Under Stevens’ leadership, GAA has experienced unprecedented growth over the past seven years, evolving into the world’s leading standards-setting organization for aquaculture, through the development of its Best Aquaculture Practices certification system. Currently, more than 600 aquaculture facilities worldwide are BAP certified, and the combined annual output from BAP-certified processing facilities is about 1.5 million metric tons.
Also under Stevens’ direction, GAA has ascertained itself as a leading voice for responsible aquaculture, through its various communications vehicles, including its annual GOAL conference and Global Aquaculture Advocate magazine.
“GAA, like any organization, should be judged not only by what they stand for but of greater importance for what it gets done,” said Stevens. “We are a learning-and-teaching organization that advocates for growing supplies of aquaculture production done responsibly. I believe that GAA has and will continue to be a positive, science-based supporter who will make a difference for aquaculture not only where it exists today but also in countries around the world where there are needs and opportunities.”
Stevens will continue to act as GAA executive director through a transition period. Effective immediately, he will chair a search committee, along with GAA President George Chamberlain and Bill Herzig, GAA vice president and president of Darden Aquafarm Inc., to find a suitable replacement to recommend to the GAA board of directors. Stevens will work with the new executive director as he/she transitions into the role.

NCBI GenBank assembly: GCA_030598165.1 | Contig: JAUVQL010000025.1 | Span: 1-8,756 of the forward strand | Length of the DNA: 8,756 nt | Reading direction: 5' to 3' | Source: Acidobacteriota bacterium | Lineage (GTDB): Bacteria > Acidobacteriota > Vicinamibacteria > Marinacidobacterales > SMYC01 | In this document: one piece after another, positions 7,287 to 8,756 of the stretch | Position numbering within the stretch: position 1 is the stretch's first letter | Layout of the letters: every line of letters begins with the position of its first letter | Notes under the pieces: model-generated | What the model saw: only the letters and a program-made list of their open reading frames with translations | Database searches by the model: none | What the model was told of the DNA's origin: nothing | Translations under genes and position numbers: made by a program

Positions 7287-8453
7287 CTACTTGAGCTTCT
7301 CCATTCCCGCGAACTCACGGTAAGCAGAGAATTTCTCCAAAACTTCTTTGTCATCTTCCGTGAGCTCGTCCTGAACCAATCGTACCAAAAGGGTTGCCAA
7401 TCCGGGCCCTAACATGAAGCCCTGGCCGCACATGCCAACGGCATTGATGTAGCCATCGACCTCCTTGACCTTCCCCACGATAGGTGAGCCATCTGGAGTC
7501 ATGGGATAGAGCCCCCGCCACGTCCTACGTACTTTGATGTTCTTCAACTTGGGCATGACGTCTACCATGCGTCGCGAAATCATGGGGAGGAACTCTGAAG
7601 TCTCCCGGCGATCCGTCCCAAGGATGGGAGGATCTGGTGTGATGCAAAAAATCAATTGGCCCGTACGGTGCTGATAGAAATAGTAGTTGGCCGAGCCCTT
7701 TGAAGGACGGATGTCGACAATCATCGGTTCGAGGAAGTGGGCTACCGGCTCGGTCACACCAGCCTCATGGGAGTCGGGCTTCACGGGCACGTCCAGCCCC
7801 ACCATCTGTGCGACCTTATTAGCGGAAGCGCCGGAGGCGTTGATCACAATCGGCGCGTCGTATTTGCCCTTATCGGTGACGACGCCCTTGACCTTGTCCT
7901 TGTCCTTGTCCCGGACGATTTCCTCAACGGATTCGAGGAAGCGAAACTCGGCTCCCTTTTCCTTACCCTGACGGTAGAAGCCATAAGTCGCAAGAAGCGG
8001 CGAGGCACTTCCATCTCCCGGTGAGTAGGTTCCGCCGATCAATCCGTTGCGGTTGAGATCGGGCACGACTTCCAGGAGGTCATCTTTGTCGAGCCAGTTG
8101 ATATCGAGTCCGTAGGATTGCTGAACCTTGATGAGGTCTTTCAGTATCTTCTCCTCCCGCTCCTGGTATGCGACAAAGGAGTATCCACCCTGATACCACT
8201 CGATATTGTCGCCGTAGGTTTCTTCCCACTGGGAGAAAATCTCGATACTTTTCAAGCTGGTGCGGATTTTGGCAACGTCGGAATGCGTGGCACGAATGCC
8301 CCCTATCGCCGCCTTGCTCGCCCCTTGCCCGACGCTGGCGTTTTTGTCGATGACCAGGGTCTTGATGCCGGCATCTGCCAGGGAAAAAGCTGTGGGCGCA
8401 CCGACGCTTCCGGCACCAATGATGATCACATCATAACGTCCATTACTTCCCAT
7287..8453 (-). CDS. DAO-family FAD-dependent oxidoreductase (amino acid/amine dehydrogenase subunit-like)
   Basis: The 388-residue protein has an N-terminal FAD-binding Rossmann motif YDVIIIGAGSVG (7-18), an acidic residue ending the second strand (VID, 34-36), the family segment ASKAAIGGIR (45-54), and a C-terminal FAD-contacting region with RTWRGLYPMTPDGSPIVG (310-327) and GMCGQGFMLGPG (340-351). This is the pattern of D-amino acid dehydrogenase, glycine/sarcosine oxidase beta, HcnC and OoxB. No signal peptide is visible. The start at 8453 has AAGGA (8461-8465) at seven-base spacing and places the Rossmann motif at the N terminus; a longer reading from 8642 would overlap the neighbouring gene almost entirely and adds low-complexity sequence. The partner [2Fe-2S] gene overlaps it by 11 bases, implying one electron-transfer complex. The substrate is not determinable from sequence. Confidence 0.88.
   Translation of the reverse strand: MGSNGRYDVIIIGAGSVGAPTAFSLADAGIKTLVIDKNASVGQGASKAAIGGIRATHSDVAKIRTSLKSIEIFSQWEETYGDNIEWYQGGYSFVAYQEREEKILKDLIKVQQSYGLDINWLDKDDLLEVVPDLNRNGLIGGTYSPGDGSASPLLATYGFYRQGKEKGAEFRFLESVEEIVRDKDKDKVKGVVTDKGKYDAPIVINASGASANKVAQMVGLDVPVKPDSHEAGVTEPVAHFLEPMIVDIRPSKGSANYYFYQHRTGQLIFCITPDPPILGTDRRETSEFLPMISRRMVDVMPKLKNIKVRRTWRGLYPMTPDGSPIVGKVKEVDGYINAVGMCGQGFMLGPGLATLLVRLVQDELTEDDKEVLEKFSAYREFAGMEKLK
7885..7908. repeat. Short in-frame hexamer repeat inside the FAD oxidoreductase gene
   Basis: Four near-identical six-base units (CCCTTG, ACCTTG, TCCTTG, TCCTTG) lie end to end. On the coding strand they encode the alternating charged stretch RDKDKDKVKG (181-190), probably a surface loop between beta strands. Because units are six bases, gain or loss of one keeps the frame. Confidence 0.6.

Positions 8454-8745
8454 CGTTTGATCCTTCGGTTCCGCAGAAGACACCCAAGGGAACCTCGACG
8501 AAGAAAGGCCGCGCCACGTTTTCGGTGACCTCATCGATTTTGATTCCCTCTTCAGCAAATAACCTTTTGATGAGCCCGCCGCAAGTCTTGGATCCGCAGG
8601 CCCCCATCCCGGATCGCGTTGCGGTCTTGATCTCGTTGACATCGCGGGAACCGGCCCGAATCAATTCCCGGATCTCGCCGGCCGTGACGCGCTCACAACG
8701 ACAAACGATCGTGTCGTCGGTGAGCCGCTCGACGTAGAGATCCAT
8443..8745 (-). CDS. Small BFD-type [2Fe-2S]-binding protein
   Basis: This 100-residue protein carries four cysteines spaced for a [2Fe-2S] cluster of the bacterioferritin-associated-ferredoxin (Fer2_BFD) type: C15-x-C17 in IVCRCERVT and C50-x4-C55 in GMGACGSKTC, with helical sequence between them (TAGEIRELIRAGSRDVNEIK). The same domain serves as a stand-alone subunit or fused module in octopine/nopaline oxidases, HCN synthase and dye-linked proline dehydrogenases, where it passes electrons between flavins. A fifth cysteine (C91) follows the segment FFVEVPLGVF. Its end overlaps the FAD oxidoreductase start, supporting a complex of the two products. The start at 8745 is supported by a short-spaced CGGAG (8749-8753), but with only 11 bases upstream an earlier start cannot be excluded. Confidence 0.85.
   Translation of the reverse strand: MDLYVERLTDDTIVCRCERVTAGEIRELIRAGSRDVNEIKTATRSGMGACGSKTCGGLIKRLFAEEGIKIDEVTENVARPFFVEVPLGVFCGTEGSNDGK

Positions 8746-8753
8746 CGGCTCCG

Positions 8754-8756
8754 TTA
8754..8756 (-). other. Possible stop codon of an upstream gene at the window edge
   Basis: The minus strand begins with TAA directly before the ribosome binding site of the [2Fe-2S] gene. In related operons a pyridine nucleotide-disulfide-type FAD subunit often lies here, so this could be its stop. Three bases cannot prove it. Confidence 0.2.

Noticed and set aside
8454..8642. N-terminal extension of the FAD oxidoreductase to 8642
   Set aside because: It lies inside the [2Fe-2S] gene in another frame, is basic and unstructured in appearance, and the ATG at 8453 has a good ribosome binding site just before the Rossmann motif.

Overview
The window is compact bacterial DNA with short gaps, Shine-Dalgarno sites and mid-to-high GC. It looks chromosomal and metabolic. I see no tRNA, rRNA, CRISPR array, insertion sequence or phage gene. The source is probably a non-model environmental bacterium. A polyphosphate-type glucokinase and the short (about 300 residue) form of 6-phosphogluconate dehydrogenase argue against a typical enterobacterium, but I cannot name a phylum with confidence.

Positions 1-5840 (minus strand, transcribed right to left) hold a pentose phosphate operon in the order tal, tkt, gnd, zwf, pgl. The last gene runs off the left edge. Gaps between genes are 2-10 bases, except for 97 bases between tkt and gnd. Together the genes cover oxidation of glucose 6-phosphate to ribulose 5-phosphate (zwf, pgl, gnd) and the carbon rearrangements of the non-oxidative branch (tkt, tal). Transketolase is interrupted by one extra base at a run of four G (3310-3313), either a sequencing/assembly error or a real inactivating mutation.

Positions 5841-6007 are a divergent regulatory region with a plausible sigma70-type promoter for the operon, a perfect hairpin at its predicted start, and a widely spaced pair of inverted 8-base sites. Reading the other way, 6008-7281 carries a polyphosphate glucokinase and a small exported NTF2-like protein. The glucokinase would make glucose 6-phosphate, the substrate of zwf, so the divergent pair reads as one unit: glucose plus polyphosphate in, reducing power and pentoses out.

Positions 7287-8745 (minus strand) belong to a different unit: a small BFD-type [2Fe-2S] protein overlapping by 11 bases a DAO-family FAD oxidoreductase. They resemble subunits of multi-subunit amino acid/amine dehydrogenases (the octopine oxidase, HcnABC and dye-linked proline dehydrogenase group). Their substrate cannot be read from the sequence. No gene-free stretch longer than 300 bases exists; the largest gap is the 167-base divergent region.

Stevens will also continue to serve on the GAA board of directors as he takes on a leadership role with the RAF.
With the RAF, Stevens will work to attract foundation support to promote the education and training of a new generation of leadership in the global aquaculture industry. Since its inception, RAF has undertaken a number of projects with World Bank support, including research on infectious salmon anemia in Chile, early mortality syndrome in shrimp in Vietnam and white spot syndrome virus in shrimp in Mozambique and Madagascar.
Currently, the RAF is finalizing a project with Steve Otwell of the University of Florida involving food safety, working with fish farmers and processors in Malaysia.
“Education is in my DNA, as I suspect it is for most of us. It is only through continual learning that individuals and enterprises have the greatest potential for success,” said Stevens. “With current technology, the delivery of knowledge using a combination of the Internet and the classroom is where most public and private universities are at, and that is how the RAF intends to inform men and women around the world on the great opportunities to be found in aquaculture.”
“Wally Stevens has been an exemplary leader throughout his decades in the seafood Industry. He has always focused on education, training and development of future leaders, as was the case in his work with National Fisheries Institute in creating the NFI Future Leaders program,” said Herzig. “Wally has lead the growth and development of GAA to become the largest and most respected standards-setting organization and advocate for the global aquaculture industry. We are excited to have Wally evolve into a leadership of the RAF where he will again help focus on development and training of future leaders for the industry. Everyone here at GAA is deeply in his debt for his stewardship of GAA and the entire seafood Industry.”